The new assessment analysed the risks associated with neonicotinoids, a class of insecticides on which farmers spend $2.6bn (£1.53bn) a year. Neonicotinoids are applied routinely rather than in response to pest attacks but the scientists highlight the “striking” lack of evidence that this leads to increased crop yields.

“The evidence is very clear. We are witnessing a threat to the productivity of our natural and farmed environment equivalent to that posed by organophosphates or DDT,” said Jean-Marc Bonmatin, of the National Centre for Scientific Research (CNRS) in France, one of the 29 international researchers who conducted the four-year assessment. “Far from protecting food production, the use of neonicotinoid insecticides is threatening the very infrastructure which enables it.” He said the chemicals imperilled food supplies by harming bees and other pollinators, which fertilise about three-quarters of the world’s crops, and the organisms that create the healthy soils which the world’s food requires in order to grow.

Professor Dave Goulson, at the University of Sussex, another member of the team, said: “It is astonishing we have learned so little. After Silent Spring revealed the unfortunate side-effects of those chemicals, there was a big backlash. But we seem to have gone back to exactly what we were doing in the 1950s. It is just history repeating itself. The pervasive nature of these chemicals mean they are found everywhere now.

“If all our soils are toxic, that should really worry us, as soil is crucial to food production."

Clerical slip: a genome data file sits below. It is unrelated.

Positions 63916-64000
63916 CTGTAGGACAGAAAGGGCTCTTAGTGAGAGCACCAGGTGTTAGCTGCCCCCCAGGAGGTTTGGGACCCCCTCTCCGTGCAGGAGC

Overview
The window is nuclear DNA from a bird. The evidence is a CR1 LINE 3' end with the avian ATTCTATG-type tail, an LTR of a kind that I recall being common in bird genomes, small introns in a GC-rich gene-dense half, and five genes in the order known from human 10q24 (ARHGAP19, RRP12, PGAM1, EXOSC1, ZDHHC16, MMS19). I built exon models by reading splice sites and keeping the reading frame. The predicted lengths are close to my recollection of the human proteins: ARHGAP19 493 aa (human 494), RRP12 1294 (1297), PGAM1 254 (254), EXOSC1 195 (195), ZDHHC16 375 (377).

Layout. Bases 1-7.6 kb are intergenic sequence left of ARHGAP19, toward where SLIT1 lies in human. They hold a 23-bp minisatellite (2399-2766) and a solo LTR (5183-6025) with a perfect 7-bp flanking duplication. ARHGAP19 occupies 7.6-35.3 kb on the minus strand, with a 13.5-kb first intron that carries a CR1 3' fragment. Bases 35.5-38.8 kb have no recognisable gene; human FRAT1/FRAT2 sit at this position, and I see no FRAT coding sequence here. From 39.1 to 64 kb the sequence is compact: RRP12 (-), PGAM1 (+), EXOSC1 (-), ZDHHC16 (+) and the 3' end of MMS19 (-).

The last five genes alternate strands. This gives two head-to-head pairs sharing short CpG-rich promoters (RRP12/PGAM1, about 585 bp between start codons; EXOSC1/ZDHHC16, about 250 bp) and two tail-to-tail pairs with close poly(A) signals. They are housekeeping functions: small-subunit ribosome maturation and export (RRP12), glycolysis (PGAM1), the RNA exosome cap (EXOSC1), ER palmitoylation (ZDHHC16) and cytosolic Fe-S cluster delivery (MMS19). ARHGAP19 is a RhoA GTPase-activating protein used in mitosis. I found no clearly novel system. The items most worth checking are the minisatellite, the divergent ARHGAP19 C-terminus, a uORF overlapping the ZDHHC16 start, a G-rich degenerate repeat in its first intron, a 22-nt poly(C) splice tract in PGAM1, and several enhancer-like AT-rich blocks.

The assessment, published on Tuesday, cites the chemicals as a key factor in the decline of bees, alongside the loss of flower-rich habitats meadows and disease. The insecticides harm bees’ ability to navigate and learn, damage their immune systems and cut colony growth. In worms, which provide a critical role in aerating soil, exposure to the chemicals affects their ability to tunnel.

Dragonflies, which eat mosquitoes, and other creatures that live in water are also suffering, with some studies showing that ditchwater has become so contaminated it could be used directly as a lice-control pesticide.

The report warned that loss of insects may be linked to major declines in the birds that feed on them, though it also notes that eating just a few insecticide-treated seeds would kill birds directly.

“Overall, a compelling body of evidence has accumulated that clearly demonstrates that the wide-scale use of these persistent, water-soluble chemicals is having widespread, chronic impacts upon global biodiversity and is likely to be having major negative effects on ecosystem services such as pollination that are vital to food security,” the study concluded.